Wednesday, February 5, 2014

catahoula archaeology

A STRETCH OF LEVEE between Catahoula and Butte La Rose was slated to be enlarged in the mid-1980s, and the power line paralleling the levee needed to be moved.
    The Army Corps of Engineers wanted to re-route the power line through my family’s property, but since federal funds were being used, and since the proposed re-route would cross 16SM39 — a previously identified yet unexplored archaeological site also known as The Theriot Site — certain criteria had to be met before the project could proceed.
     So in 1986 SLEMCO hired an archaeologist to investigate the site and determine what impact, if any, the power lines might pose. On June 5th and June 13th of that year Dr. Jon Gibson visited Catahoula. This is what he reported:

The project area is located near Catahoula in southern St. Martin Parish, just north of Catahoula Lake, between Bayou Berard and Bayou Mercier. The precise project area follows the east side of a gravel road that transects property belonging to Jackie and Howard Theriot, and the actual area of impact is limited to the four spots where poles will be set across the archaeological site.
     The site lies along the edge of the Atchafalaya Basin on what appears to be a natural levee. A northwest-to-southeast-oriented knoll dominates the site and, according to the landowners, is the highest ground around, being one of the last emergent spots during floods.

The archaeological site was in a sugar cane field and closed land fill. Young cane was head-high but was not so full as to block ground visibility between rows and under the plants. A field turn-row ran adjacent to the gravel road that bisected the site.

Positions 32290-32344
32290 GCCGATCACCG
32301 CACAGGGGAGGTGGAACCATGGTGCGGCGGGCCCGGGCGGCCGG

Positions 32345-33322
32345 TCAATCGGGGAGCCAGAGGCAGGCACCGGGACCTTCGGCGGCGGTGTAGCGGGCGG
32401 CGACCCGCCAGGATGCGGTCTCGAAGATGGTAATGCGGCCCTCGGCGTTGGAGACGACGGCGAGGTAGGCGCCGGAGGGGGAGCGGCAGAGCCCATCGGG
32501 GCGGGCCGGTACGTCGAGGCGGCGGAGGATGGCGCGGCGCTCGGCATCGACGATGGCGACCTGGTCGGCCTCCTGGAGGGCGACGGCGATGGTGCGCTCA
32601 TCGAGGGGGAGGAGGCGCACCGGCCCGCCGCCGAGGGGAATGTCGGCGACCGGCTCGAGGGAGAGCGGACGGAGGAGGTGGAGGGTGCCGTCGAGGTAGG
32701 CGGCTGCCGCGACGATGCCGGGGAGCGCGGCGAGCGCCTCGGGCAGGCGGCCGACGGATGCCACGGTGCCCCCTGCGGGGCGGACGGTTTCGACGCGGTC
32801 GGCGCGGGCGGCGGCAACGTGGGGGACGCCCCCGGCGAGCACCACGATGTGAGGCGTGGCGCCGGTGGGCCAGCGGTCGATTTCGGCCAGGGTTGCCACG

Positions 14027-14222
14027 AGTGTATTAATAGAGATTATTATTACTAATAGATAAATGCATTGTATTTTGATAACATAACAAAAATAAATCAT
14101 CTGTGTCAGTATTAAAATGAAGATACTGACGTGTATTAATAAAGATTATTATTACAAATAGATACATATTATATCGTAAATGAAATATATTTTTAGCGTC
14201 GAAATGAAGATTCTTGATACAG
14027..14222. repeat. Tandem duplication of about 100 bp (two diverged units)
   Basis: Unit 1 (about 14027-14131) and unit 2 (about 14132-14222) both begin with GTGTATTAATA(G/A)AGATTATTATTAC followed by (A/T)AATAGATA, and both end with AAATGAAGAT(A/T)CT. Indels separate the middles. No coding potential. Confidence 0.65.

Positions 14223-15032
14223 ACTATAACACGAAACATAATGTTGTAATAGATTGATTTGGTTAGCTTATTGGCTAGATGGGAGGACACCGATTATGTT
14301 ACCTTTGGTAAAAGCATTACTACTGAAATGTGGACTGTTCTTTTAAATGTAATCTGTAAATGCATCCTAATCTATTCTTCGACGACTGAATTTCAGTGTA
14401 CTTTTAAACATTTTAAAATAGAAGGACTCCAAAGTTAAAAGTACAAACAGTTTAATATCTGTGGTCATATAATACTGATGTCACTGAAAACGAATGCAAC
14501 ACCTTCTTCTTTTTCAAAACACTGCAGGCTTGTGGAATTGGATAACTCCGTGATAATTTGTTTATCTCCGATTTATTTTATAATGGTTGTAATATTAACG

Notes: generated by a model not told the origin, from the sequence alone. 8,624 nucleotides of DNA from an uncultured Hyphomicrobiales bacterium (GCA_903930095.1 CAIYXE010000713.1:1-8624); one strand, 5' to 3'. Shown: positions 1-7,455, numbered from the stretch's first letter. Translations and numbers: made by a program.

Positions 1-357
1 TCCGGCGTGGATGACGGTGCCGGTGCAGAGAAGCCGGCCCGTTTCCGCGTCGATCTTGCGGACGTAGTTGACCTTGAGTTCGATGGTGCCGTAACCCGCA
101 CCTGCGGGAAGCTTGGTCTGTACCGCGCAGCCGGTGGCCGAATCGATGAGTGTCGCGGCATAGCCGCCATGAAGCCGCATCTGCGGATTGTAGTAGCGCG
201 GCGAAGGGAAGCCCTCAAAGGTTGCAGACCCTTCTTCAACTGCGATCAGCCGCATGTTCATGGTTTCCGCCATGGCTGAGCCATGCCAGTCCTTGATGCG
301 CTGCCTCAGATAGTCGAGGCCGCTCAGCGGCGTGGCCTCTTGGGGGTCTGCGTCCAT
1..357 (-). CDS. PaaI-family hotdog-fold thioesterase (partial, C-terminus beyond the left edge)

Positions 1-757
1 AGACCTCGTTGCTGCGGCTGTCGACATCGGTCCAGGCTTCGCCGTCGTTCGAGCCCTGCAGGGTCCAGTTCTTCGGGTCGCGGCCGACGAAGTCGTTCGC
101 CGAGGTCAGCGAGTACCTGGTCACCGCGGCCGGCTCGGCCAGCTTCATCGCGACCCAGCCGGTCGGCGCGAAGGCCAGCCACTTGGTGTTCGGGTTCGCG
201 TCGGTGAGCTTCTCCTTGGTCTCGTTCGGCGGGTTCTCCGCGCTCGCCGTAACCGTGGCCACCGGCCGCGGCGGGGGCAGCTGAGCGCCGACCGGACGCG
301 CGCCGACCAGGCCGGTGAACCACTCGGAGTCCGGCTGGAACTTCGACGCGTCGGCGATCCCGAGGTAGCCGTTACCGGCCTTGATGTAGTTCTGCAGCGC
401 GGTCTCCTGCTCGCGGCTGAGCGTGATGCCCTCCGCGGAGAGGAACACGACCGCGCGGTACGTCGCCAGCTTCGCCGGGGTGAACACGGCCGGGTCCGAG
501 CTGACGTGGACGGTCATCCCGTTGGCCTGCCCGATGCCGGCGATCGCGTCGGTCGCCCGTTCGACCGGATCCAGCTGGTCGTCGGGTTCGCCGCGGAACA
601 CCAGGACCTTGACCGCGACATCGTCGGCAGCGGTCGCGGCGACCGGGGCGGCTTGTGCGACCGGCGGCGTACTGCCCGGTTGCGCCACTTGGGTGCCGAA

The excellent ground visibility was somewhat offset by the “cloddy” dust-coated condition of the soil which had been disked the day before. This problem was over come by making a slow methodical search of every field row across the site area, a search that often included scrutiny from a “hands and knees” level. Subsurface probes, made with a tube sampler, were made to irregular intervals.

The problem of alluviation and the limited number of archaeological investigations have combined to make the Atchafalaya Basin one of the poorest known areas prehistorically in the Lower Mississippi Valley. Even when sites are discovered, the competence level of the investigator often makes it impossible to tell the culture period of affiliation.
     There is no empirically-based culture history. What we know, or think we know, has been extrapolated to the great swamp from better known regions to the north. Although a number of investigations have been conducted in St. Martin Parish, very little work has actually transpired in the Catahoula vicinity.
     From about the latitude of Catahoula south to the gulf, the earliest known occupation down in the west swamp dates to the Issaquena period, around AD 150-450. However, just east of Catahoula on Lake LaRose is a site — The Lake LaRose Mounds — now nearly completely entombed with silt, which produced a stone bead that almost assuredly dates to before 500 BC. Further north in the better-drained sections of the basin, Late Archaic sites have been found along the western margin.

The Theriot Site is a Coles Creek cultural component, a member of the Bayou Cutler phase cluster, a period dominated by Pontchartrain Check Stamped pottery, and probably dates to around AD 850-900.
     The Theriot Site has in situ midden deposits and would provide useful information if excavated. The site would be a marginal candidate for nomination to the National Register of Historic Places. SLEMCO plans to install three poles across the site, and the only disturbance will be around these poles.
     Probes at the proposed pole locations confirm the presence of modern landfill and there is already a high-pressure gas line in the corridor where the poles are to be placed, so there is no compelling reason to deny plans for the area. The poles are to be set in a part of the site which has already been totally destroyed, and thus will have no adverse impact.